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Hello-didley

Discussion in 'New Members Introduction' started by Greendan, Apr 16, 2008.

  1. Greendan

    Greendan New Member

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    Hi All,

    New User here. Been reading the forums for a couple of days so thought I'd say hi.

    Hi.

    I'm one of those 'aiming for a career in IT types'. My current experience in professional IT is low. Erm...none.

    My current plan is to aim to do a degree (possibly Computing with Psychological Studies) with the OU, maybe get a foot in the door of a company on help desk suppport (I have plenty of call centre experience - too much!) and then fingers crossed work my way up. I'm more interested in programming than hardware. I've done a bit of 'hobby' programming waaaay back starting on a Spectrum ZX (Yay for BASIC) and a few years later got to VB via QBASIC. I did a little bit of C++.

    So, yeah, thats the Plan, I'm Dan. Hello.
     
  2. hbroomhall

    hbroomhall Petabyte Poster Gold Member

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    Hi and welcome to CF!

    Perhaps I'm old fashioned, but a computing degree and then doing help-desk work, when you want to be a programmer seems slightly odd to me!

    Harry.
     
    Certifications: ECDL A+ Network+ i-Net+
    WIP: Server+
  3. Greendan

    Greendan New Member

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    I see where you're coming from! The help desk thing is just a way of getting in the door whilst I'm doing the degree, getting real life experience, then working my way up the career ladder.
     
  4. hbroomhall

    hbroomhall Petabyte Poster Gold Member

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    That makes sense! And you possibly left out the most important bit about doing a help-desk job - paying the rent! :p

    Harry.
     
    Certifications: ECDL A+ Network+ i-Net+
    WIP: Server+
  5. sunn

    sunn Gigabyte Poster

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    Welcome to the forums...
     
  6. BosonMichael
    Highly Decorated Member Award

    BosonMichael Yottabyte Poster

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    If you're interested in programming, learn to program. Entry-level programmers (at least in the US) make a LOT more money than a help desk tech does, and they're currently in demand (again, at least in the US).

    That said, there is wisdom in paying the bills while learning how to program. :)
     
    Certifications: CISSP, MCSE+I, MCSE: Security, MCSE: Messaging, MCDST, MCDBA, MCTS, OCP, CCNP, CCDP, CCNA Security, CCNA Voice, CNE, SCSA, Security+, Linux+, Server+, Network+, A+
    WIP: Just about everything!
  7. Notes_Bloke

    Notes_Bloke Terabyte Poster

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    Hi & welcome to CF:D

    Good luck with the studies.

    NB
     
    Certifications: 70-210, 70-215, A+,N+, Security+
    WIP: MCSA
  8. Greendan

    Greendan New Member

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    Yeah, I read an article on the BBC saying programmers were in demand. This is kinda what got me thinking on an IT career. I did A-Level IT, just at the time the market was getting full of IT people (apparantly) and now it's diminishing again I figured it would be a good time to have a go at getting in.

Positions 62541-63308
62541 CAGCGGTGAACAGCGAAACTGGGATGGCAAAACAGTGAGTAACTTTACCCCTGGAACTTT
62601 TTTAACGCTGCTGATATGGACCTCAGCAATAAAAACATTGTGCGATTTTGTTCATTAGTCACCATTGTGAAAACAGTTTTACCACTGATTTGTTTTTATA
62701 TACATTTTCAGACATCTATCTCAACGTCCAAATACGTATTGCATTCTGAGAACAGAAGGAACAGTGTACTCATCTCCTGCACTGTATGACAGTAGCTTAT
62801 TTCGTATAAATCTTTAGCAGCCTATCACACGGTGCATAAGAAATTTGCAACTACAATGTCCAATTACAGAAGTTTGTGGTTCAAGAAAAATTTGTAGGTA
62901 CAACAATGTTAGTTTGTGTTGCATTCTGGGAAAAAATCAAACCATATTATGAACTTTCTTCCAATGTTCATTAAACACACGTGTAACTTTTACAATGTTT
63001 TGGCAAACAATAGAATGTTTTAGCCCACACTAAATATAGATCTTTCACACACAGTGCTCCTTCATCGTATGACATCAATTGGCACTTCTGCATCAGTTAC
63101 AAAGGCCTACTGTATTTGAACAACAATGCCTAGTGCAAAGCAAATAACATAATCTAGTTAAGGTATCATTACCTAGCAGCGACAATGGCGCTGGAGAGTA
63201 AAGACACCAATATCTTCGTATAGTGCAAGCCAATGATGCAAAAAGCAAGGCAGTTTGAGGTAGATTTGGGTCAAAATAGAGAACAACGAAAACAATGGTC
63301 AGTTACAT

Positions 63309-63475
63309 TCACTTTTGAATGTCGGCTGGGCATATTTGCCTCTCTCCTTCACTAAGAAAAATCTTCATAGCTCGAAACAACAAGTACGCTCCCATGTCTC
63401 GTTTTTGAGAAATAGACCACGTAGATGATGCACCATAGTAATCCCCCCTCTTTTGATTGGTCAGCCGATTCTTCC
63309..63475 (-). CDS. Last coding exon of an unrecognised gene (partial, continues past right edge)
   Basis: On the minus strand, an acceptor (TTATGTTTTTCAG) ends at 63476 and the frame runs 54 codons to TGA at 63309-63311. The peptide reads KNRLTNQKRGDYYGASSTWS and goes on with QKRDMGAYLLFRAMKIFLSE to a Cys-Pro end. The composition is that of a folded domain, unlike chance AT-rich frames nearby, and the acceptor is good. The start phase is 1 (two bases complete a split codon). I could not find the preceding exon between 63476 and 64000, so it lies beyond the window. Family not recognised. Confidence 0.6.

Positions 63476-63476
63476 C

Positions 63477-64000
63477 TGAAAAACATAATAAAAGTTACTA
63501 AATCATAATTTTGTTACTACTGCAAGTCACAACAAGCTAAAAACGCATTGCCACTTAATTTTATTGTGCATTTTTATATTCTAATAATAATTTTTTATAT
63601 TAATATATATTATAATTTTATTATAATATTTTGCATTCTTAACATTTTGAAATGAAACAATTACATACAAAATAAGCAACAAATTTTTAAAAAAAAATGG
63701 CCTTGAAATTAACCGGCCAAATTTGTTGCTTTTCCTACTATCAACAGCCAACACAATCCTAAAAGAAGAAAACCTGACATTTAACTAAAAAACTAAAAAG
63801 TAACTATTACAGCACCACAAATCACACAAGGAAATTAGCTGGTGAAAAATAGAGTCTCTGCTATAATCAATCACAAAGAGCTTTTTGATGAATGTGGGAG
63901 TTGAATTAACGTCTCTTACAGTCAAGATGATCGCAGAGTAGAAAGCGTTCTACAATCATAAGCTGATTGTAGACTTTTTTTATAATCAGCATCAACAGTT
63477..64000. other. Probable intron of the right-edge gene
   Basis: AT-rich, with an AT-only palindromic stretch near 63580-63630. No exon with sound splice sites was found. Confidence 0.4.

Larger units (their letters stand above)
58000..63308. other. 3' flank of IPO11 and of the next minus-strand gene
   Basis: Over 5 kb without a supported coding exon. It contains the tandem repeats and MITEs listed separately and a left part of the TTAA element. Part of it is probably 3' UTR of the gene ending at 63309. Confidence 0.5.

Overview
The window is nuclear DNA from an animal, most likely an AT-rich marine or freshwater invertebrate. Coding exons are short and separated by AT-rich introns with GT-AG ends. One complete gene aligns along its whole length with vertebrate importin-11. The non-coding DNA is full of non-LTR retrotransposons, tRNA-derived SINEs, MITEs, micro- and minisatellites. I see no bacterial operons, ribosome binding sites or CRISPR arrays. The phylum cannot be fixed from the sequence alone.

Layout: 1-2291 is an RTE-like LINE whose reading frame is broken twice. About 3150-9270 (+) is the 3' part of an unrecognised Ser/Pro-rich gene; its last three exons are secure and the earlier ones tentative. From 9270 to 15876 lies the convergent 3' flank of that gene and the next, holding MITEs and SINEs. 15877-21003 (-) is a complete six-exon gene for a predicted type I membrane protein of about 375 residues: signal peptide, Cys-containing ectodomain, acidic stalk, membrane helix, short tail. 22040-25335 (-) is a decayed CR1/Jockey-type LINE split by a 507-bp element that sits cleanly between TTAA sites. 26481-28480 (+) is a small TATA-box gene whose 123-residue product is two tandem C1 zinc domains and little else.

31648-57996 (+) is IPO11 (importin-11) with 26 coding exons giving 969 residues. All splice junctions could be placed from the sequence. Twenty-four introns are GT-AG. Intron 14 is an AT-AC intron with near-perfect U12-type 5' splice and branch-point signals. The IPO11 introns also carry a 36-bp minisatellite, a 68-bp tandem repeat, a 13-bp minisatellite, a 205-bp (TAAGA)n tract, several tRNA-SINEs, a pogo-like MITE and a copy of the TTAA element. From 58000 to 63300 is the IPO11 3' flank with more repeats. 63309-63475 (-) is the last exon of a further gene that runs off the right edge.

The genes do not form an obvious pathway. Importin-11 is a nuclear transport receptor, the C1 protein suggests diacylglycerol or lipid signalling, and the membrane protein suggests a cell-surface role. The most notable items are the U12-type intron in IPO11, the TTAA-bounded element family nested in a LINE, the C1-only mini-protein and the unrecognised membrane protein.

I'm gonna pick up a JAVA book to get my hand back in. Anyone know of any certifications in programming? I've has a look around and seem to only be able to find the Sun ones?
     
  9. hbroomhall

    hbroomhall Petabyte Poster Gold Member

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    For Java the Sun certs are the right ones.

    However - in general in the programming world nobody pays much attention to certs. They focus, in interviews, on whether you can do the job, and your experience.

    Harry.
     
    Certifications: ECDL A+ Network+ i-Net+
    WIP: Server+
  10. greenbrucelee
    Highly Decorated Member Award

    greenbrucelee Zettabyte Poster

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    Hi welcome :)
     
    Certifications: A+, N+, MCDST, Security+, 70-270
    WIP: 70-620 or 70-680?
  11. Greendan

    Greendan New Member

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    Oh dear...:dry
     
  12. dmarsh

    dmarsh Terabyte Poster

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    You could do a lot worse than get a degree and the SCJP, having said that I concentrated on learning C++ inside out for 6 years, I didn't get any certs, (for a start there weren't any) and it didn't do my career any harm.

    It really depends what you want to do, theres plenty of demand for GOOD developers, but maintaining a career as a programmer is a 24/7 job. You will be expected to know MANY subjects inside out.

    Theres a lot of demand for various other lanuages too, so you might want to keep an eye on the future and the market when you choose.

    Eventually you will probably need to know quite a few languages, but to start with i'd limit it to the minimum until you grasp the basics.
     
    Certifications: CITP, BSc, HND, SCJP, SCJD, SCWCD, SCBCD, SCEA, N+, Sec+, Proj+, Server+, Linux+, MCTS, MCPD, MCSA, MCITP, CCDH
  13. BosonMichael
    Highly Decorated Member Award

    BosonMichael Yottabyte Poster

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    Breaking in is the hardest part, mate.
     
    Certifications: CISSP, MCSE+I, MCSE: Security, MCSE: Messaging, MCDST, MCDBA, MCTS, OCP, CCNP, CCDP, CCNA Security, CCNA Voice, CNE, SCSA, Security+, Linux+, Server+, Network+, A+
    WIP: Just about everything!

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